which indicates that the storage capacity will increase as long as . For a box-shaped basin the effects of calving cancel out completely, and changes in storage capacity are only due to thinning of the ice dam, the surface mass balance rate, and the ice flux toward the basin. The effect of ice flow is to reduce the maximum storage capacity that occurs in a basin and to increase the time that it takes for the maximum storage capacity to be reached since contraction of the remnant ice reduces the surface area that is susceptible to melting.
Equation (A4) illustrates that ice flow toward a basin may have important consequences for basin storage capacity. For example, the remnant ice in Suicide Basin, the source of recent outburst floods at Mendenhall Glacier, has a surface mass balance flux () of about m3 a−1, and the ice flux toward the basin (UbHbWb) is roughly 3.5–7.0×105 m3 a−1 (both expressed as ice equivalent) (Kienholz et al., 2020); thus, ice flow is currently offsetting the growth in storage capacity due to melting by about 25 %.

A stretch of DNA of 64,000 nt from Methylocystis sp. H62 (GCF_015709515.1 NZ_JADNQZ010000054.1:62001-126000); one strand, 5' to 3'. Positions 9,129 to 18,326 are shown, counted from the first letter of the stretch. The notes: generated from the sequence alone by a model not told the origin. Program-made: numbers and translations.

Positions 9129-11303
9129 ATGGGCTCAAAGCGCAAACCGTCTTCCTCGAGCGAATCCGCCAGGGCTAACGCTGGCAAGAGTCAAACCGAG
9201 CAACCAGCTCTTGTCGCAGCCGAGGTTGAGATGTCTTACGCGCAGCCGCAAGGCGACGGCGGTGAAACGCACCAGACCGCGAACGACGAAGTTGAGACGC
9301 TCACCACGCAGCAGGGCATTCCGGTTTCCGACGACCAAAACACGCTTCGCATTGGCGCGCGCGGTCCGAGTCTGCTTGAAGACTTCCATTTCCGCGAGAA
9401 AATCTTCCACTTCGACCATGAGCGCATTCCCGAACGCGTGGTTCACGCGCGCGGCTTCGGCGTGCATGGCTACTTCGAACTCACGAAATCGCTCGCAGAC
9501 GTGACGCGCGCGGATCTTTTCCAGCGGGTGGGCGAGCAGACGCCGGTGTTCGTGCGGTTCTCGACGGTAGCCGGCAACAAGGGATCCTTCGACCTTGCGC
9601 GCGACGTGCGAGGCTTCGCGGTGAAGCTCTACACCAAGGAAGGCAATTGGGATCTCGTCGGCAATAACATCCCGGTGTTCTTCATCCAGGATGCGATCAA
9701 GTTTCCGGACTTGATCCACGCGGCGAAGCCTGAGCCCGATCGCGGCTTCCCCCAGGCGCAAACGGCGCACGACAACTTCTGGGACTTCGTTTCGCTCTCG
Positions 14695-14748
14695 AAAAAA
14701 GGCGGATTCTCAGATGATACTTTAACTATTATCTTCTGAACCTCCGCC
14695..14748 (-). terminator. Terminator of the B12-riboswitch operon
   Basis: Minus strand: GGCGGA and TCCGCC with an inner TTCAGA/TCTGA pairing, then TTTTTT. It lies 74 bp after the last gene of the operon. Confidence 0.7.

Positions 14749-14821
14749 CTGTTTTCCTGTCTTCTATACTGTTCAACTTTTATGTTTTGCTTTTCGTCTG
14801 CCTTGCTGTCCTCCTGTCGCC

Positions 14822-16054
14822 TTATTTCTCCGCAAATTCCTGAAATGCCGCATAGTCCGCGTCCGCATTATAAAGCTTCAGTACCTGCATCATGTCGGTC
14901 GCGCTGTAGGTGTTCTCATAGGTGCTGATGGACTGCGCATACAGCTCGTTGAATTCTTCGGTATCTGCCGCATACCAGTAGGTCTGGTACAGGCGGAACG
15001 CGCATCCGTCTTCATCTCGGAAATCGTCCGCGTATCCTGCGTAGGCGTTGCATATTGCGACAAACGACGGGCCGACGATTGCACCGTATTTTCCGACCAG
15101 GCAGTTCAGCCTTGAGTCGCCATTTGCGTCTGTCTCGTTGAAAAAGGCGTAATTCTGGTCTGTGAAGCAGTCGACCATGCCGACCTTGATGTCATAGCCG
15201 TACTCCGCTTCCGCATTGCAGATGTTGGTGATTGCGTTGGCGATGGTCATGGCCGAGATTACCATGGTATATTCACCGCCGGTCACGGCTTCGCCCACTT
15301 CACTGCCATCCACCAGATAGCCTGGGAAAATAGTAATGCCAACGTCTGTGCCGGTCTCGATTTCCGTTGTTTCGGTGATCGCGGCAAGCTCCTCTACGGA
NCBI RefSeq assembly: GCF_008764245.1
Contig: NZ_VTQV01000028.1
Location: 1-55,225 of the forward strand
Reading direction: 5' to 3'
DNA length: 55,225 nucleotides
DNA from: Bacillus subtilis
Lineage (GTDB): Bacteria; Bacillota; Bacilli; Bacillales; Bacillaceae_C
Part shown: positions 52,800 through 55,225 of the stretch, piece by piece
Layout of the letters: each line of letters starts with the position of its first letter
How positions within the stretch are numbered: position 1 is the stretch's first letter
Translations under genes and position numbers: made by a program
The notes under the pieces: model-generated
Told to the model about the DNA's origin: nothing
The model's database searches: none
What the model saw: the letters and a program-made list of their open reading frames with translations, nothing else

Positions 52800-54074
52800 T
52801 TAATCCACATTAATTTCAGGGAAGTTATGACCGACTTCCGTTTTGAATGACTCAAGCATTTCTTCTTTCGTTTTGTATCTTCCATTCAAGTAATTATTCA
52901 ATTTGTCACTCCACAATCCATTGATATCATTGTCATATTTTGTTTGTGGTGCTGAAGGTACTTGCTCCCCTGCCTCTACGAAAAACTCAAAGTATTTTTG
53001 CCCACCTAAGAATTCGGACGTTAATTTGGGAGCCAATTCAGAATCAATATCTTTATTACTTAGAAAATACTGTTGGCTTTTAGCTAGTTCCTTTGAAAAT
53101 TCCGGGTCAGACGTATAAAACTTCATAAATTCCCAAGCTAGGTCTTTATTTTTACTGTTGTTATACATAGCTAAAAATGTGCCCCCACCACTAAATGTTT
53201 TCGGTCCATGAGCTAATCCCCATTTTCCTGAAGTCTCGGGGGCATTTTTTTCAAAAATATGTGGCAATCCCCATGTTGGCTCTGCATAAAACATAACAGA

No data sets were used in this article.
JMA and EH conceived the study, AJ ran the simulations with assistance from JMA and JK, and AJ and JMA prepared the manuscript with contributions from JK and EH.
The contact author has declared that neither they nor their co-authors have any competing interests.
Publisher's note: Copernicus Publications remains neutral with regard to jurisdictional claims in published maps and institutional affiliations.
This project was supported by funding from the Alaska Climate Adaptation Science Center and the US National Science Foundation (OIA-1757348 and OPP-1743310). We thank Christian Kienholz for fruitful discussions that led to this study.
This research has been supported by the Alaska Climate Adaptation Science Center, University of Alaska Fairbanks (Alaska NSF EPSCoR, grant no. OIA-1208927), and the National Science Foundation (grant no. OPP-1743310).
This paper was edited by Johannes J. Fürst and reviewed by two anonymous referees.